scoop10

Dick Nite's clearcoat ?

8 posts in this topic

So, breaking the Devcon habit, I've done my first baits using Dick Nite's clearcoat.

For three baits, I dipped and put on drying wheel, then repeated two more times over the course of a couple of days. On two of the baits, I got a couple of slight ripples.

So, right now, I am trying three more baits just dipping and hanging.

Question for those who have used this finish or similar products before: Could the rippling have been caused because the drying wheel process actually led to some uneven drying/unneeded movement? Or, could there have been some problem related to how I dipped the baits?

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I haven't used DN but have used Famowood Duratuff and had the same result. After experimenting, what worked for me was a single brushed coat, not multiples, dried on a lure turner for the first few minutes until the solvent evaporated. Then hung while the poly moisture cures over the next 24 hrs. When I dipped and hung them, the poly would collect at the bottom of the lure and cause a rash of bubbles there. So far, I have no complaint with the single coat poly. Although it's thinner than epoxies, it is tougher, clearer and slicker and has held up well for bass fishing.

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I first tried dipping, but it flashes so quickly I couldn't control the even-ness of the coat leading to rippling as the excess begins to dry before it will drip off, or even out while revolving on the dryer. After 3 lures I abandoned dipping, and have since brushed many coats (working on my second 1/2 pint of Topcoat). Brushing allows you to keep the coating even by controlling the amount applied. It also brushes quite easily compared to an epoxy. I normally use 3 coats, applied a day apart, just to increase visual depth. I very seldom get a bubble or any other imperfection. For my money, moisture-cure urethanes such as Dicknite's are the best thing to happen to topcoats. PM me if you have any questions.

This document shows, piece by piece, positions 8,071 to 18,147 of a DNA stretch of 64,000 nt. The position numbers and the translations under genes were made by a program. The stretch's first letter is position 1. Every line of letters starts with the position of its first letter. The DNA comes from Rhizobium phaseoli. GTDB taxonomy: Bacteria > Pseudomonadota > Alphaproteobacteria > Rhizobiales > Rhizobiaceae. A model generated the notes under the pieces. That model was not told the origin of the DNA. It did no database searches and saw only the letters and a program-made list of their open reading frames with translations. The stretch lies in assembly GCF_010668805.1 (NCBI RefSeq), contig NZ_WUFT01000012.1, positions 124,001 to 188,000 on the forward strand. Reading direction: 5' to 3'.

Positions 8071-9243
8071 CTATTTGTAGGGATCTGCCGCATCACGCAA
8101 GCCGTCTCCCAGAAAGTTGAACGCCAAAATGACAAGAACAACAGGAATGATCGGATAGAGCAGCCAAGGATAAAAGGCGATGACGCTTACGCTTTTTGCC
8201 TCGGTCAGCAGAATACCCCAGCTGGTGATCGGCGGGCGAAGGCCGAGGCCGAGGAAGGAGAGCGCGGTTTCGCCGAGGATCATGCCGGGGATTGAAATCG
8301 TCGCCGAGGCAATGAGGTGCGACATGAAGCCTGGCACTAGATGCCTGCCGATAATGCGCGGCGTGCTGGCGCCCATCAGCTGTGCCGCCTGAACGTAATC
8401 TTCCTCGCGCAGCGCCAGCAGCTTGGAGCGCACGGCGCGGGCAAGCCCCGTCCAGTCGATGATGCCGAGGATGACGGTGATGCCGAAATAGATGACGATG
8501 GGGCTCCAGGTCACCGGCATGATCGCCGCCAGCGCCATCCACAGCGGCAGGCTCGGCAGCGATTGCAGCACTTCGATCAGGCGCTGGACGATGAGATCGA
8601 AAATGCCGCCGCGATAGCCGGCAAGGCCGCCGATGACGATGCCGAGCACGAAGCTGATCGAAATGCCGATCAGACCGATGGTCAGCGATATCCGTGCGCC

Dean

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I must be the oddball, I dip, let it drip for a few seconds (not in the can!), then spin for around 30 minutes, then I set the baits on a rack, or just leave them on the spinner.

I'm doing two coats, roughly 24 hours apart.

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My thoughts are that, each type of coating to be dried on the wheel, will have it's optimum rotation speed for even coverage.

As Dick Nites is thinner than epoxy, I would imagine that it requires a faster rotation.

A simple experiment could be set up to establish the best speed if the drying wheel operated via a 'motor dimmer' switch.

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Thanks for the advice guys. I'm going to see how a few do just dipping and drying. If I have problems, I'll take Dean and Bob's advice.

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where the ripples on the same axis of the wheels rotation?

I dip - put it on the drying wheel with a heat gun blasting it for 30 minutes, let cool for 1 hour and dip again. x3.

I had one issue where it reacted to the 'chome' model paint I had tried - it lifted the paint and rippled but that was driver error on my part.

Let us know how the next batch goes.

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